Diversifying the pipeline of students is an important aspect of the Rubel School of Business’ growth and continued impact. By developing partnerships with the local organizations, Rubel can better identify the students of color who want to take that important next step. The Pell Grant and Bellarmine scholarships offer a way for students to access the various opportunities at the Rubel School of Business.
The connections established by Rubel, throughout our community, are extremely helpful in attracting students from a wide array of backgrounds at both the undergraduate and graduate levels.
It’s an Investment in the Future
A college degree, and a business degree in particular, is an excellent way to leverage a student’s talents to achieve their “big goals” and to make a positive impact on their families and/or communities.
What Does OJ Want to Leave as Part of His Legacy in this Role?
Actually, OJ comments that there are several areas he hopes to have had an impact on as Chair. The first is promoting the diversity among Rubel students. Another legacy would be to enable Rubel to maintain and increase the quality of education and experience for students. This also relates to the accreditation earned by Rubel, which recognizes the rigor and competitiveness of its business school. For those motivated students who chose Bellarmine, the can rest assured that this program will enable them to compete effectively in their future careers.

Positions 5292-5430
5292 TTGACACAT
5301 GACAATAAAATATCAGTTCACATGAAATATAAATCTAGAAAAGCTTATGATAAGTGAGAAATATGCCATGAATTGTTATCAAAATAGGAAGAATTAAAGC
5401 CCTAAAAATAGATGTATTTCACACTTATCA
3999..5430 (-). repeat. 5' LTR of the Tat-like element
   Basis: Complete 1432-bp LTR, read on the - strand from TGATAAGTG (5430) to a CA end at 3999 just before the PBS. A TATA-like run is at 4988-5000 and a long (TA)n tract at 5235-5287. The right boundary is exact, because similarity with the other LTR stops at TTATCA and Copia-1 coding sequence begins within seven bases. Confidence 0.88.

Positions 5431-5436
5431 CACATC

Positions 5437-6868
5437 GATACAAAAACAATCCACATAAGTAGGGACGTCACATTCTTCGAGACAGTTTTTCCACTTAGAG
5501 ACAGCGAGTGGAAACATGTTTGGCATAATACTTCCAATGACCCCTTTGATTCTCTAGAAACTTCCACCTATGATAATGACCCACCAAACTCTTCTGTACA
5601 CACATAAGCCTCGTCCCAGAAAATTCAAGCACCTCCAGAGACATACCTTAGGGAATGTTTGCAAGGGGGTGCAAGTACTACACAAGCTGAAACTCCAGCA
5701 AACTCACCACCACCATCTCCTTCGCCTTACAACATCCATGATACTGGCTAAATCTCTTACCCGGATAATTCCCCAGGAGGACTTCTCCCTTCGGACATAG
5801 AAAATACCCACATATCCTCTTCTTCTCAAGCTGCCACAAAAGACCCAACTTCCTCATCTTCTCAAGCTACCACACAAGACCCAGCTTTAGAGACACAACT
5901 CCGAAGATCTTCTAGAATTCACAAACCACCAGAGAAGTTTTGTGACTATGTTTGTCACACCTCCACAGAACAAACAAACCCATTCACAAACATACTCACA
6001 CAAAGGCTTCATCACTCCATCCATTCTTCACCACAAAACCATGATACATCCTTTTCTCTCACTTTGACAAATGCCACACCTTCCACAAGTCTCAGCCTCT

We’d like to thank Dr. OJ Oleka for taking the time to participate in this episode.
We’d also like to wish each of you a Merry Christmas, Happy Holidays and a very Happy and Safe New Year! Until next time, Swords Up and Let’s Go Knights!
The views and opinions expressed during the Bellarmine on Business podcast do not necessarily reflect those of Bellarmine University, its administration or the faculty at large. The episodes are designed to be insightful, thought-provoking and entertaining.